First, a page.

Just when you thought your 2017 corn crop had suffered every indignity that weather and the grain markets could dish out, another hit to the area’s corn arrived in the form of Goss’s wilt. According to research data from Dupont Pioneer, yield robbing Goss’s wilt and leaf blight is a bacterial disease that causes leaf loss, poorer stalk quality, and light test weight corn. Higher levels of corn residue from corn-after-corn production and reduced tillage contribute to the spread of the disease and these are both practices we see in this part of SD. Summer storms that produce hail, wind, or rain that damage corn leaves can also impact the severity of the infection and loss in any growing season. This year, there are farmers in our region that have experienced all of these weather events. Crops have rebounded in some areas with summer rains but another culprit looms that can reduce yields even more.
Goss’s wilt overwinters in infected corn residue and host plants such as green foxtail, barnyard grass and shattercane. From this infected residue, bacteria are transferred to growing plants. Bacteria invade the plant tissue through the wounds caused by hail, heavy rain, wind, or mechanical damage. Infection can happen at any stage of development. Wet weather and high humidity encourage the spread of the disease. Sadly, Goss’s wilt isn’t too fussy and will spread in hot dry conditions as well. Even if you remained in a drought area this year, you still are susceptible to the Goss’s infection.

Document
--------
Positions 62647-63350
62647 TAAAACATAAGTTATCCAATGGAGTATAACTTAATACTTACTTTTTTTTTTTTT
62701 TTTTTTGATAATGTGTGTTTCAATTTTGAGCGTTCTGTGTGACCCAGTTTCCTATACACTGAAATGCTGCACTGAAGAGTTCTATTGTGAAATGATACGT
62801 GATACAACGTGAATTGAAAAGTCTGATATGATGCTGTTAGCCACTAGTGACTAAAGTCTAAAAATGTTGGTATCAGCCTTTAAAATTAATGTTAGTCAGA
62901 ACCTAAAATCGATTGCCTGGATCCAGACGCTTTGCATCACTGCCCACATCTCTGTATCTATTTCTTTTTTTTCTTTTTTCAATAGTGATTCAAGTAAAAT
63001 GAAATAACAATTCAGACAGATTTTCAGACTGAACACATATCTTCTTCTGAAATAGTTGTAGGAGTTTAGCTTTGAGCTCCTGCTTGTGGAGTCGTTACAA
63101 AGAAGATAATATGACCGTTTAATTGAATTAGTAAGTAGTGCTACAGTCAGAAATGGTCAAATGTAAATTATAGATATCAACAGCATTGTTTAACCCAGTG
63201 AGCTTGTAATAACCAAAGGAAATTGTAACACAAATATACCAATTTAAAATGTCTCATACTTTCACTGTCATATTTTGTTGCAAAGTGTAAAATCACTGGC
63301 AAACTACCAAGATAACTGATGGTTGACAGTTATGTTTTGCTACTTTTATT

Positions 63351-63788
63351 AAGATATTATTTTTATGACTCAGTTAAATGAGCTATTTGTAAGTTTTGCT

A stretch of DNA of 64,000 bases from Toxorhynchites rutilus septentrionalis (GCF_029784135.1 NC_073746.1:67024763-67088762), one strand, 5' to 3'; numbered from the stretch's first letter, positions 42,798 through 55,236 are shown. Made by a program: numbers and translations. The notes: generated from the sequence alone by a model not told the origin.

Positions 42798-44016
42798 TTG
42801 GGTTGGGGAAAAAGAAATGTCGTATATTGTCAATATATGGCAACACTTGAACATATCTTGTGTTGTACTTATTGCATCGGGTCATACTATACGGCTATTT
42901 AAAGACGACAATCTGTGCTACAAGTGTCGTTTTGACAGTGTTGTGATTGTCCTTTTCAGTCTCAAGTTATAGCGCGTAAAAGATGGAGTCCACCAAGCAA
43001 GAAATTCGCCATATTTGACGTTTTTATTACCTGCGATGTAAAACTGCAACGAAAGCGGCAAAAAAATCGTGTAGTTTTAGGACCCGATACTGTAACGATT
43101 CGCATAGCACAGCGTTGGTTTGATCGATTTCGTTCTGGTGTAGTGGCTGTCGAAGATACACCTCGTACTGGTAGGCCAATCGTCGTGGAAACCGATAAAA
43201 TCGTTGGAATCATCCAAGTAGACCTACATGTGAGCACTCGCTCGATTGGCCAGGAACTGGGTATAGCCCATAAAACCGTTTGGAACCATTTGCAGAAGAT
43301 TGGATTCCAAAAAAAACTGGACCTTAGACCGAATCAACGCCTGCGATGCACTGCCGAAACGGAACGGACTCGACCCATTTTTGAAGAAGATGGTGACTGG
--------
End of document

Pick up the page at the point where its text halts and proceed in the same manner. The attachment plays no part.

Goss’s wilt is in our area and once it is here, it is here to stay. The disease, now a crop management factor for us, may be transmitted from field to field by tillage equipment, balers, and ever-present South Dakota wind. Management of the disease is critical. However, Goss’s wilt is a bacterial infection – not fungus, so foliar fungicides are not effective and there are no rescue measures available to control the disease. Crop rotation, tillage when practical, reducing crop residue, and minimizing grassy weeds can help.
The primary method for management of this disease is hybrid resistance. Levels of resistance are rated in Pioneer brand corn seed using 1 (susceptible) to 9 (resistant) scoring systems. This fall, when making your hybrid seed selections to plant in 2018, visit with your seed provider about the hybrids that offer the appropriate levels of resistance for each of your fields.
For some growers in this area, the dismal growing conditions of the spring improved throughout the summer months. Hail, wind, and drought played a role this year as well. Though it can be frustrating to deal with these issues, it is amazing how resilient the corn and soybean plants are. Yields look much more promising than we deemed possible earlier on in the growing season. Mother Nature can deal out some tough blows as we have seen in hurricane affected Texas and Florida and Montana’s wildfires. Guess I‘ll stick with the hassles we’ve got. Wilt and all.
Featured Image Credit: Purdue University